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There are killer whales_ and then there are killer whales

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									                                                           There are killer whales,
                                                           then there are killer wha
Main: Martin Ruegner/Photolibrary.com. Inset: Andy Foote




                                                           10   Planet Earth Winter 2010
                           THERE ARE KILLER WHALES, AND THEN THERE ARE KILLER WHALES




 , and
hales
         The killer whale, with its distinctive




                                                                                                                      Ivor ‘Fred’ Polson
         black-and-white markings, is one of
         the most familiar marine predators. But
         great variety lies behind their majestic
         livery. Andy Foote explains why these
         differences are so significant.
                                                                                 Andy Foote and Harriet Bolt whale
                                                                                 watching from Adenia.




         M
                         ost people would instantly            management and conservation bodies. These
                         recognise a killer whale. But         different types of killer whale have diverged
                         take a closer look at killer          ecologically and in some cases, as we shall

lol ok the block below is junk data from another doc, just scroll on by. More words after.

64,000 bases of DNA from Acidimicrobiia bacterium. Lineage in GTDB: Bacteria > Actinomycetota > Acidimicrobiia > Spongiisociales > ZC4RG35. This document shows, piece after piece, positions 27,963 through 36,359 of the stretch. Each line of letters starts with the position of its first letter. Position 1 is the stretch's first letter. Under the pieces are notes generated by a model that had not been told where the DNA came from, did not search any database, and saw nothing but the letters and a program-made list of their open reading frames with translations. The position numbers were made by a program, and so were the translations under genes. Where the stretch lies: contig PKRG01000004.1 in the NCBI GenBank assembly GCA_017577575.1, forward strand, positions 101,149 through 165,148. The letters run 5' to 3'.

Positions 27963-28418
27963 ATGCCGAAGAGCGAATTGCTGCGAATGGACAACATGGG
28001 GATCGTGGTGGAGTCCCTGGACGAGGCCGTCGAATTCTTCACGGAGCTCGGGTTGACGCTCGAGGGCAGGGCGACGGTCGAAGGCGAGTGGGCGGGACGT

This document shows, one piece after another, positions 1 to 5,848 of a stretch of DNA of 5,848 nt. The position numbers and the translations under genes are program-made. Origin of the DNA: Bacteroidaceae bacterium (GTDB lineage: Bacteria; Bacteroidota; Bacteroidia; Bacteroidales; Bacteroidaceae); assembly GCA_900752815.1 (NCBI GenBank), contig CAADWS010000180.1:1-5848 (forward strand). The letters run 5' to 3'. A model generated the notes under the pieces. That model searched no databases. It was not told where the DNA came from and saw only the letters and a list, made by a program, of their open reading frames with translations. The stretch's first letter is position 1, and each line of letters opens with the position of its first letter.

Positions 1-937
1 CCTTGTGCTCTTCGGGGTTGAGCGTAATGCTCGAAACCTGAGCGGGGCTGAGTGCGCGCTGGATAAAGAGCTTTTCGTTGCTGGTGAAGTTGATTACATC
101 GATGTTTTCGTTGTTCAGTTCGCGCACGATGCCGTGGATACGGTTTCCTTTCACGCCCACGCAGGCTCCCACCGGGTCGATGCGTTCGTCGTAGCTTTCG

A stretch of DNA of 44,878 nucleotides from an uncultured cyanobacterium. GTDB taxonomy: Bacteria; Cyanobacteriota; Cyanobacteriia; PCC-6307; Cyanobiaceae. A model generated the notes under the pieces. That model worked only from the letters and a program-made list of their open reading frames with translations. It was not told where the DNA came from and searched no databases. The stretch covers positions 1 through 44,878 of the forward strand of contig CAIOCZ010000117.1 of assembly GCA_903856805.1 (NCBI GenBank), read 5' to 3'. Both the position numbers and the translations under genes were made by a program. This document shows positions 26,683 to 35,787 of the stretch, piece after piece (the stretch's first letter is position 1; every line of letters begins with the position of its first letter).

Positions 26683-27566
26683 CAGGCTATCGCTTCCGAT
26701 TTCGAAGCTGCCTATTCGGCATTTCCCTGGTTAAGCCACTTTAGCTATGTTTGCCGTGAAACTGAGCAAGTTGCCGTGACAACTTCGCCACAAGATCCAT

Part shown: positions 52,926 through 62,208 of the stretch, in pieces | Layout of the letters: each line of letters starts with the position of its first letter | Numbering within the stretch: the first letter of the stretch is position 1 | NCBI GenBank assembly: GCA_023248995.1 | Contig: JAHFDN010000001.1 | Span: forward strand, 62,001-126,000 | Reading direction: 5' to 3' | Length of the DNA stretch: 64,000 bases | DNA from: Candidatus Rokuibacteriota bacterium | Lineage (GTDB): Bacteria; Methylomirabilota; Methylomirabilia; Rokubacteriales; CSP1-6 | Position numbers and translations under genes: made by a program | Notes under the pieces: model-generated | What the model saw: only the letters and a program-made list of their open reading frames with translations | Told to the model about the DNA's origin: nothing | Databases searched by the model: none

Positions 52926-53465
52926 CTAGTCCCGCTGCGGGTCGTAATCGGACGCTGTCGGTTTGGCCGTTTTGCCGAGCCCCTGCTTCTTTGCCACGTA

whales across the globe, and          see, genetically. So they are on their way to
         even at different populations in the same area,       becoming (or, some would argue, already are)
         and differences in form – sometimes subtle,           distinct species. To maintain biodiversity it’s
         sometimes striking – become apparent. In fact,        important to study the biology of each distinct
         even though they’re still considered to be a          type and consider them as ‘evolutionary
         single species, there’s an astonishing diversity in   significant units’ so we can understand their
         killer whale morphology (their appearance and         role in their particular ecosystems. If we
         structure) and ecology (how they live).               clump all killer whales together we’ll overlook
            Long-term field studies in the north-east          important implications for the preservation of
         Pacific first identified different ‘ecotypes’ of      marine biodiversity.
         killer whale more than two decades ago. The              All this led us to investigate whether such
         behavioural differences between the types was         different forms could be found closer to home
         striking: whales that eat marine mammals hunt         in British waters.
         silently in small groups, taking long dives to           Finding one type of killer whale in the waters
         try to capture seals and porpoises by surprise.       around Britain is no easy matter, let alone
         In contrast, fish-eating types are both more          characterising different ecotypes, but we have
         sociable and more vocal, because fish don’t           been able to track them in their natural habitat.
         hear well at higher frequencies and can’t tell        In the summer we follow pods of whales as
         the whales are coming. But the morphological          they hug the shoreline hunting for seals. In
         differences between the two were subtle –             the autumn we join the pelagic fishing vessel
         you couldn’t readily tell them apart just by          Adenia during its offshore mackerel-fishing trips
         looking. More recently though, scientists at          around Shetland.
         the Southwest Fisheries Science Center in                Each time the crew hauls in its catch, groups